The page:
Phil Mickelson makes news even in absentia, and when he does show up on Tour he tends to produce bold-faced headlines. If Tiger Woods is this generation's Nicklaus—an automaton of unequaled proficiency—Mickelson has become a latter-day Palmer, a hot-blooded and unpredictable performer whose defeats are as memorable as his victories. Mickelson's play teeters between the spectacular and the maddening, often on the same hole, and last week's victory at the Bob Hope Chrysler Classic was a vintage performance.
Mickelson, resurfacing after a five-month layoff, opened with an auspicious 64. He shot the same number on Sunday to force a playoff, with David Berganio Jr., which Mickelson won by nearly holing a wedge shot on the first extra hole. This followed an outrageous flop shot on the final hole of regulation that can be described only as Mickelsonian (page G14). It was an important finishing kick, erasing some of the doubt from a 2001 season during which Mickelson dramatically raised the level of his game but too often stumbled on Sunday. "This is a year that I've been very much looking forward to," he said Sunday evening. "I feel as if my game has slowly evolved to get where it is today."
This makeover—toward a shorter, tighter swing and more precise wedge game—began in the wake of the 1999 U.S. Open, a near miss that heralded Mickelson as a consistent contender at the majors: He has top 10s in seven of the last 12, though he has famously never won. Even so, Mickelson remains golf's most potent week-in-and-week-out force. In 2001 he led the Tour in eagles (20) and in birdies per round (4.49), and at the Hope blasted his way to 35 birdies in 90 holes. Mickelson's brand of smash-mouth forces comparisons to a freewheeling lefthander from another sport. "He's like Randy Johnson," says Steve Loy, Mickelson's agent. "Phil rolls up birdies the way Johnson does strikeouts. When he's good, he's overpowering, but when he's bad, anything can happen."
On Sunday, Mickelson uncorked a couple of loose shots that could've been fatal. On the 18th hole, a 532-yard par-5 at PGA West in La Quinta, Calif., he flared a four-iron that came to rest only a pace from the water's edge. On the same hole in sudden death, he yanked his drive into a bunker, momentarily ceding the advantage to Berganio. Mickelson overcomes these lapses in technique with fearlessness—he's 5-1 in playoffs, not to mention 3-0 in Ryder Cup singles.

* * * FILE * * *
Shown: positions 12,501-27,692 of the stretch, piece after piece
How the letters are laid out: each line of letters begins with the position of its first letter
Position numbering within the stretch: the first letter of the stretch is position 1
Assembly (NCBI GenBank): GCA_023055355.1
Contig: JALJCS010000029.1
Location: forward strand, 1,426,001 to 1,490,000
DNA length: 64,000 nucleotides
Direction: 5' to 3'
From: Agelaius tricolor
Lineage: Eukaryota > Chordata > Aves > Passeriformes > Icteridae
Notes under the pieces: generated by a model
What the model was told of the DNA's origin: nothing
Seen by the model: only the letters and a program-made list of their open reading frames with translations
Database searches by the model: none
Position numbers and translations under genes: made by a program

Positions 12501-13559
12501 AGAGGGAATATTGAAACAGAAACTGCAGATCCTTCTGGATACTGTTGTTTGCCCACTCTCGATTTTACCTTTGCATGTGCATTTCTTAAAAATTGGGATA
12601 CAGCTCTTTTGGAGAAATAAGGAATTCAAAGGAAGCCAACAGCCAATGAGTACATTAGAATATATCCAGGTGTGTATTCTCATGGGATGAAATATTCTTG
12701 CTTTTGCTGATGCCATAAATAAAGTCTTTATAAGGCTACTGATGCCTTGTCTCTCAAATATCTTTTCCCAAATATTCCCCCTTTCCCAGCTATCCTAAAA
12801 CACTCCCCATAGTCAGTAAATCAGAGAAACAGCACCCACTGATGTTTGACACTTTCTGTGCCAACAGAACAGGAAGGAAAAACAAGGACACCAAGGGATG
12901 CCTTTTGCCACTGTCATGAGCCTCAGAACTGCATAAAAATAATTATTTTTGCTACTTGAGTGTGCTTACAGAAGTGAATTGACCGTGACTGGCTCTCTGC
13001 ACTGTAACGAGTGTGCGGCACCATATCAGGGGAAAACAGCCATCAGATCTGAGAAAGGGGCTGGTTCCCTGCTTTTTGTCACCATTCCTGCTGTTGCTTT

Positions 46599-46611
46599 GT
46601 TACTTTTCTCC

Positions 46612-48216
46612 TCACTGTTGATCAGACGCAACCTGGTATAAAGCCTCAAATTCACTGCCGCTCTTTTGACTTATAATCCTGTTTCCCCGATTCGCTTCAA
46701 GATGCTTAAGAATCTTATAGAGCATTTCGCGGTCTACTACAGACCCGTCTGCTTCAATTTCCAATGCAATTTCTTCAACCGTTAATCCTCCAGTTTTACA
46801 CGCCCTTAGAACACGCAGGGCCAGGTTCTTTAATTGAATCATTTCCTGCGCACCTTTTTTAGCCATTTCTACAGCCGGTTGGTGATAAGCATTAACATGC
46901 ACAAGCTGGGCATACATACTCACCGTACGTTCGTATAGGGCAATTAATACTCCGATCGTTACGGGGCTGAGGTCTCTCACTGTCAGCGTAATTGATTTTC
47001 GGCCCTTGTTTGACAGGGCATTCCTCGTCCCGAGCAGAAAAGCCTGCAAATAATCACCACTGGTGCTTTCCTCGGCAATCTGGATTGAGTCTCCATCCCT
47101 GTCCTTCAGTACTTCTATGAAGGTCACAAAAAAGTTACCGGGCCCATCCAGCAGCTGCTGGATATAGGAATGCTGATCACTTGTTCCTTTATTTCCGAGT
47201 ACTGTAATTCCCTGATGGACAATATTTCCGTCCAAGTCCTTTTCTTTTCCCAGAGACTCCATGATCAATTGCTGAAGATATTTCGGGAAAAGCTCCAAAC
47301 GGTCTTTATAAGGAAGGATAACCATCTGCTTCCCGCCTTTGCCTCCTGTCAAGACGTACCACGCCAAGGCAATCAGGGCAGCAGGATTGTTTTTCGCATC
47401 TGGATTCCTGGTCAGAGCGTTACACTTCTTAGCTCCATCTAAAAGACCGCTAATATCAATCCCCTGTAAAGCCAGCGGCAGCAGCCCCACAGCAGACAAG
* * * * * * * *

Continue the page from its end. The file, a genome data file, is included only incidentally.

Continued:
The victory was the 20th of Mickelson's career; Woods (29 wins) is the only other player under 50 to have reached the big two-oh, which is typical. No matter what Mickelson does, he always seems to be trailing Woods. However, the gap is narrowing. Last year Lefty reduced Woods's lead in the World Ranking by more than 60%, and made a huge dent in the money list deficit (from $4.4 million to $1.3 million). Woods may be the best player in golf, but it's worth noting that in 2001 Mickelson was No. 1 in the all-around stat, and this didn't include bonus points for being a good guy. Long after the final putt dropped on Sunday, Mickelson spent a half-hour signing more autographs than Woods will proffer in a season. Mickelson is also the Tour's most high-profile family man. Part of the reason for his extended off-season was the case of colic his 12-week-old daughter, Sophia, has been suffering. "I was able to help out a lot," says Mr. Mom.
From the Hope the Mickelsons left for Rancho Santa Fe, Calif., to spend the first night in their new house. "We're keeping our fingers crossed that we'll be able to turn on the lights," the missus, Amy, said on Sunday evening.
Not to worry. When Phil Mickelson is around, there's never an absence of electricity.